Gerrymandering has voters incensed. How fed-up constituents are fighting back.

In November 2016, Katie Fahey posted on Facebook that she wanted to “take on gerrymandering in Michigan.”

Tired of the divisiveness in politics and frustrated with state district maps that she felt were preserving incumbents and not accountable enough to voters, Fahey, an independent, said she knew people were hungry for change after a presidential contest dominated by outsiders.

“If you want to help, let me know,” she wrote, adding a smiley face.

Thousands did. Nearly two years later, Fahey is the founder and executive director of a more than 5,000-person volunteer organization, Voters Not Politicians, that spent months gathering signatures to get a redistricting initiative on the ballot in November that would appoint an independent citizen commission to draw Michigan’s voting maps. This week, they won a major court battle after the state Supreme Court shot down a challenge to the initiative.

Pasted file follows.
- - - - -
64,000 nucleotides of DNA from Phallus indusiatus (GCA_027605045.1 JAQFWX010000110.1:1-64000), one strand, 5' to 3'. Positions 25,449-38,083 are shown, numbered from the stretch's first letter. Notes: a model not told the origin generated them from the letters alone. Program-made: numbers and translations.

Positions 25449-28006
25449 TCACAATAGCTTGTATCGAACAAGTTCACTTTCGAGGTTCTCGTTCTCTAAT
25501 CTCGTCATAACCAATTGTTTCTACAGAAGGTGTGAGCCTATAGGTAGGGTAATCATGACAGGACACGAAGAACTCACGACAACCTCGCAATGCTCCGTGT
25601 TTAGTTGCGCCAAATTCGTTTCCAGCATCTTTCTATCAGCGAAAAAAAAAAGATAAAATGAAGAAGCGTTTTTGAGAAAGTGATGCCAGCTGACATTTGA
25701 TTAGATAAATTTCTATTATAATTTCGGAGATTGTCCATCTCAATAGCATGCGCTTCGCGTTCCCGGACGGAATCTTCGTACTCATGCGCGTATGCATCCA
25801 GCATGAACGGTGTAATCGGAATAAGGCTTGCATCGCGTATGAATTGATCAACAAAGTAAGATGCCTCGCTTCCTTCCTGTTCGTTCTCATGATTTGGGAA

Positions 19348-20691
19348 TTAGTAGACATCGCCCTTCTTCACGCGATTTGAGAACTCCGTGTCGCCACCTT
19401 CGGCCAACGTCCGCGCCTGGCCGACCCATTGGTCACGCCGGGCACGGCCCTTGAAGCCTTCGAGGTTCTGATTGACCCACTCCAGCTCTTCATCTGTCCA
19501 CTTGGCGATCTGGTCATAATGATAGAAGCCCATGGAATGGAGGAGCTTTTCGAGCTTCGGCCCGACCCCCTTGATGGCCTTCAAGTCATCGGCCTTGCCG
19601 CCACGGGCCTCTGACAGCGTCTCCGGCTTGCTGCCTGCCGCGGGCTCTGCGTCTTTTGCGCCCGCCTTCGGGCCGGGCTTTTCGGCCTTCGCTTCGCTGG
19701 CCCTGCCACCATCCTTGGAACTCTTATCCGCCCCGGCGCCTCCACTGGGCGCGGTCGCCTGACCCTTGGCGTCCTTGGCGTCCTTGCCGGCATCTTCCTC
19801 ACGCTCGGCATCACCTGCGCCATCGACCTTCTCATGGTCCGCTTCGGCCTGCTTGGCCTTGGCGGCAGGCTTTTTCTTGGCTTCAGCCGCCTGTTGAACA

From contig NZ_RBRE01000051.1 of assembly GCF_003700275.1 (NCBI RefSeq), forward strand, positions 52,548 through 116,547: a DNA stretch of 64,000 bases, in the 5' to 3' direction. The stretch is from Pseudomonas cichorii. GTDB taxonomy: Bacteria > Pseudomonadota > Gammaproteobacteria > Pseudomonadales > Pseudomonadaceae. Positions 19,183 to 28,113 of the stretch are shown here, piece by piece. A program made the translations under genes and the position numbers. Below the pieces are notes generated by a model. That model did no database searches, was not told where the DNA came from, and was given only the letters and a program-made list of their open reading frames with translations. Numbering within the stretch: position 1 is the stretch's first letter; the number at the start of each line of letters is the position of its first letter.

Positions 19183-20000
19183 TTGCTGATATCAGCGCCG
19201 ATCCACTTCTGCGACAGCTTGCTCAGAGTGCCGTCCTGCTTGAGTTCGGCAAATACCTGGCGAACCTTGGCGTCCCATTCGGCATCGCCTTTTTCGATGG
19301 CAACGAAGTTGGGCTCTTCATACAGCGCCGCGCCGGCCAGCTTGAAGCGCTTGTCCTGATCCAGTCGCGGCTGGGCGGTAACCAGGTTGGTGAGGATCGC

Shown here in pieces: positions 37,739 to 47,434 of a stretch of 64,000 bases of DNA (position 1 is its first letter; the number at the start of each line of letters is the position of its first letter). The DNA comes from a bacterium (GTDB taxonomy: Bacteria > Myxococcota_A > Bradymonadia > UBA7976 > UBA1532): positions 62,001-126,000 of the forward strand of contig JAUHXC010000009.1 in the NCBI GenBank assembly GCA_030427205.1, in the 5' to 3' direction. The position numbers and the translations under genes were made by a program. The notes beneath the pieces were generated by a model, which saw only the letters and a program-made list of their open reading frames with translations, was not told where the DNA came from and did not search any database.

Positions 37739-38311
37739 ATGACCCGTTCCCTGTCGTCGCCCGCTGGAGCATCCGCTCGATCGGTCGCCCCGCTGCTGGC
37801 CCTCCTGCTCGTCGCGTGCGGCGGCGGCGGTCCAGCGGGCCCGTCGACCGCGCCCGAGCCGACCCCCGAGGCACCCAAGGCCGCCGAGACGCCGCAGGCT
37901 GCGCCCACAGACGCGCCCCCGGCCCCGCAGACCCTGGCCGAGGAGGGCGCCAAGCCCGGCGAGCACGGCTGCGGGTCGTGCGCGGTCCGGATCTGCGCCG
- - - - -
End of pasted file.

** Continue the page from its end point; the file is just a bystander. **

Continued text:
Voters trying to overhaul the redistricting process in other states that critics say have been gerrymandered are taking a similar tack. Colorado, Missouri and Utah will all have initiatives on the ballot that would, in varying degrees, remove lawmakers from the redistricting process. Organizers in at least four other states have made moves to mount similar changes, too.

A Voters Not Politicians event at a farmer's market in Michigan

“People recognize that elections just aren’t working,” said Fahey, 29. “They don’t feel like politicians are responsive or accountable to them as a voter.”

She said much of the campaign has been about trying to educate voters — redistricting policy is hardly a day-to-day concern for most people — and trying to tie it to more everyday…

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